It will be noted that section 5 excludes not only the damages which may immediately result from an earthquake, but also any damage which may follow the earthquake, and that section 6 excludes only the damages which are the direct result of the explosion itself, and that it does not except damages which occurred from the fire occurring after the explosion, even though the explosion may have been the primary cause of the fire. But assuming, without deciding, that if it be a fact that the fire resulted from an explosion that fact, if proven, would be a complete defense, the burden of the proof of that fact is upon the defendant, and upon that point, there is a failure of proof. There is no competent evidence as to whether the explosion caused the fire or the fire caused the explosion.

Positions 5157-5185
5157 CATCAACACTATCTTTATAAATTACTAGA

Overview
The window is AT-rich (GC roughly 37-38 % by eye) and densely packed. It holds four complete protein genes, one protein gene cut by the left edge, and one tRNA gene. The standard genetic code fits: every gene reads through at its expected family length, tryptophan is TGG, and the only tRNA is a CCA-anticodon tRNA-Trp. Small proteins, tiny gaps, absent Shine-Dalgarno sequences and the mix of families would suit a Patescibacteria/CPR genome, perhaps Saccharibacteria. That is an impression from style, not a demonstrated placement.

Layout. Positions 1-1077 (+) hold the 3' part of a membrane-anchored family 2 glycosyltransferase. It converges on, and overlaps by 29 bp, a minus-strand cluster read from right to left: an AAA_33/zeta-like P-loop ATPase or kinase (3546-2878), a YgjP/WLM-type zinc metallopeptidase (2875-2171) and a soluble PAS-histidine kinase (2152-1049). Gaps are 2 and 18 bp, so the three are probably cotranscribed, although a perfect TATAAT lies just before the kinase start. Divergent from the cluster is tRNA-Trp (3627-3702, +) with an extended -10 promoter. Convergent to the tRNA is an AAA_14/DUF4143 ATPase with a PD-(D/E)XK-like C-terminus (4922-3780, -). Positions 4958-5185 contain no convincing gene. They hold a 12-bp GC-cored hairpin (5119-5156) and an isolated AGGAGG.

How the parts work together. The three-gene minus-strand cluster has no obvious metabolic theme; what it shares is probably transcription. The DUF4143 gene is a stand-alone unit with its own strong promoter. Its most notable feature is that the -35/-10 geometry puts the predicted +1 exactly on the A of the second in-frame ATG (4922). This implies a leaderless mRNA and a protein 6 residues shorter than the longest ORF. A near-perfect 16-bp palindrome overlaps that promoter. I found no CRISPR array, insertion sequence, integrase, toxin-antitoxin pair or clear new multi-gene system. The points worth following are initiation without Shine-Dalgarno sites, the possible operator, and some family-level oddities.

The defendant has assigned numerous and different errors, but exclusive of the first and second, they are largely questions of fact and objections to the admissibility of the evidence, and upon all of the material questions of fact, the lower court found for the plaintiff. That is to say, the lower court found as a fact that there was no fraud in the insurance, and that the value of the property destroyed by the fire was more than the amount of the insurance. The defendant having issued its policy which was in legal force and effect at the time of the fire, it is bound by its terms and conditions, and the property having been destroyed, the burden of proof was upon the defendant to show that it was exempt from liability under the terms and conditions of the policy, and upon that point, there is a failure of proof.
The judgment of the lower court is affirmed, with costs. So ordered.
, Johnson, Street, Malcolm, Ostrand, Romualdez, and Villa-Real, JJ.